Scalars and Vectors
(... and Matrices)
What are Scalars and Vectors?
A scalar has only magnitude (size):
3.044, −7 and 2½ are scalars
Distance, speed, time, temperature, mass, length, area, volume, density, charge, pressure, energy, work and power are all scalars.
A vector has magnitude and direction:
Displacement, velocity, acceleration, force and momentum are all vectors.
And watch out for these special words:
Distance vs Displacement
- Distance is a scalar ("3 km")
- Displacement is a vector ("3 km Southeast")
You can walk a long distance, but your displacement may be small (or zero if you return to the start).
Speed vs Velocity
- Speed is how fast something moves.
- Velocity is speed with a direction.
Saying Ariel the Dog runs at 9 km/h (kilometers per hour) is a speed.
But saying he runs 9 km/h Westwards is a velocity.
See Speed and Velocity to learn more.
A vector is often written in bold, like a or b so we know it is not a scalar:
- so c is a vector, it has magnitude and direction
- but c is a scalar, like 3 or 12.4
Example: kb is actually the scalar k times the vector b.
A vector can also be written as the letters of its head and tail with an arrow above it, like this:
Scalars are easy to use. Just treat them as normal numbers.
Example: 3 kg + 4 kg = 7 kg
The page on vectors has more detail, but here is a quick summary:
We can add two vectors by joining them head-to-tail:
We can subtract one vector from another:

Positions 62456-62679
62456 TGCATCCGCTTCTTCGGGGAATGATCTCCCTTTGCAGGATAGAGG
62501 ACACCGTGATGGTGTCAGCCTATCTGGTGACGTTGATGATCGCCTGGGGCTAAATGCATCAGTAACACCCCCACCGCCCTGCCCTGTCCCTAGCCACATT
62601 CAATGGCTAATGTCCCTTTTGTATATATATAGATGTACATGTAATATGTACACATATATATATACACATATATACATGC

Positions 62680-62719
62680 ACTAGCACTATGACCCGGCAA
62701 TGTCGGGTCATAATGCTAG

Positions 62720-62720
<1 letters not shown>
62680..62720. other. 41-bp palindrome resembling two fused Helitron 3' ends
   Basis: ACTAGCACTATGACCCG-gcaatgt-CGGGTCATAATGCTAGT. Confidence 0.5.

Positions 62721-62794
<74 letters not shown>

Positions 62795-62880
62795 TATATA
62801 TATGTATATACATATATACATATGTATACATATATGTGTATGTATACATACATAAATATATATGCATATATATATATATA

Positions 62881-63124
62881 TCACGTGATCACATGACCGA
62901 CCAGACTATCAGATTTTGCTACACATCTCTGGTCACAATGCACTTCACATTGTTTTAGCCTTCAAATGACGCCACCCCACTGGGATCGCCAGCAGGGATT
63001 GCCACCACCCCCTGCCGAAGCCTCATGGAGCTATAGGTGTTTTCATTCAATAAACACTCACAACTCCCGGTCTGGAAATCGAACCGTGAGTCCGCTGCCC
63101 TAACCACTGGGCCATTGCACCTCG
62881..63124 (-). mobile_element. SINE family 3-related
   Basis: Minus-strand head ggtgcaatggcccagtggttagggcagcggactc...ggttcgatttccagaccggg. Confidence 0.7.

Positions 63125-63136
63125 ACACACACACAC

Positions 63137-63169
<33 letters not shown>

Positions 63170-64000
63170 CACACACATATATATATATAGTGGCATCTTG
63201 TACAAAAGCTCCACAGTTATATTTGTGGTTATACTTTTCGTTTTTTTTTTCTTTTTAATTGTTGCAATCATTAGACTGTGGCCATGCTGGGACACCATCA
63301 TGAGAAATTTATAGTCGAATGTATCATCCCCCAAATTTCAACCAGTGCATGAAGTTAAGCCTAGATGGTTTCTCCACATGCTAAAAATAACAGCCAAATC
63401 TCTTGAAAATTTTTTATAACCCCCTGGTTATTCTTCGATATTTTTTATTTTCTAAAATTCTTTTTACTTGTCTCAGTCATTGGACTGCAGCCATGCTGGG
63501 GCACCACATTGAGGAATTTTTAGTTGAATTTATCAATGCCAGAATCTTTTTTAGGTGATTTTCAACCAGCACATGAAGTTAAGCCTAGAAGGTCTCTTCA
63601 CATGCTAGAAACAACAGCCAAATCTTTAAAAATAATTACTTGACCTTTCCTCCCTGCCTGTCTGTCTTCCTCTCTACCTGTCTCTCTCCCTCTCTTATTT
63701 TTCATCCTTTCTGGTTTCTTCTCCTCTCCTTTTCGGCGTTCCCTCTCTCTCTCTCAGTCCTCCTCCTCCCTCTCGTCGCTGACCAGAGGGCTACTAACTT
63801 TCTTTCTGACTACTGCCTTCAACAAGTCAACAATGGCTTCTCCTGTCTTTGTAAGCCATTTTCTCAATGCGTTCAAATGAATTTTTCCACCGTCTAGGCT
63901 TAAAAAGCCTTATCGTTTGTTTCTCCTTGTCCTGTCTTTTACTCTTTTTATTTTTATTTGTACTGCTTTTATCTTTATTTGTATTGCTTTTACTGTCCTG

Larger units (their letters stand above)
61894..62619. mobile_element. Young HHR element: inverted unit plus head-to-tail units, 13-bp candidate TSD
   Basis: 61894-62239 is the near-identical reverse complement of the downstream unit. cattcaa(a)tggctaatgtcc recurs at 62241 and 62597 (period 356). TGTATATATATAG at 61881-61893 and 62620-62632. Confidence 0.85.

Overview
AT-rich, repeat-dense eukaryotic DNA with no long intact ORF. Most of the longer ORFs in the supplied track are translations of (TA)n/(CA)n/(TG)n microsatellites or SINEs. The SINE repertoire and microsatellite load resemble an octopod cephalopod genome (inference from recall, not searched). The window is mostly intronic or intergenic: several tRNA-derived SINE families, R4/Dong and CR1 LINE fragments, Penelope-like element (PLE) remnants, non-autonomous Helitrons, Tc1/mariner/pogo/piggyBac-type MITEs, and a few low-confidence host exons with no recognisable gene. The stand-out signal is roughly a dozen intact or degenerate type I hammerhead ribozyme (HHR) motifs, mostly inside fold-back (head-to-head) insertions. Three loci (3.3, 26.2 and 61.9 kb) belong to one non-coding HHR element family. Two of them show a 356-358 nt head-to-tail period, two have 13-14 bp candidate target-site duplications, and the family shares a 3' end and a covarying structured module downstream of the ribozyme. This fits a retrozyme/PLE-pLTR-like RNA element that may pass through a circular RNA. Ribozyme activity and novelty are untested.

- first we reverse the direction of the vector we want to subtract,
- then add them as usual:
a − b
We can multiply a vector by a scalar (called "scaling" a vector):
Example: multiply the vector m = (7,3) by the scalar 3
|a = 3m = (3×7,3×3) = (21,9)|
It still points in the same direction, but is 3 times longer
(And now you know why numbers are called "scalars", because they "scale" the vector up or down.)
Polar or Cartesian
A vector can be in:
- magnitude and direction (Polar) form,
- or in x and y (Cartesian) form
|Vector a in Polar
|Vector a in Cartesian
(Read how to convert them at Polar and Cartesian Coordinates.)
Example: the vector 13 at 22.6°
In Polar (magnitude and direction) form:
The vector 13 at 22.6°
Is approximately (12,5) In Cartesian (x,y) form:
The vector (12,5)
Have a try of the Vector Calculator to get a feel for how it all works.
Multiplying a Vector by a Vector (Dot Product and Cross Product)
How do we multiply two vectors together? There is more than one way!
(Read those pages for more details.)
More Than 2 Dimensions
Vectors also work perfectly well in 3 or more dimensions:
The vector (1,4,5)
List of Numbers
So a vector can be thought of as a list numbers:
- 2 numbers for 2D space, such as (4,7)
- 3 numbers for 3D space, such as (1,4,5)
Scalars, Vectors and Matrices
And when we include matrices we get this interesting pattern:
- A scalar is a number, like 3, -5, 0.368, etc,
- A vector is a list of numbers (can be in a row or column),
- A matrix is an array of numbers (one or more rows, one or more columns).
In fact a vector is also a matrix! Because a matrix can have just one row or one column.
So the rules that work for matrices also work for vectors.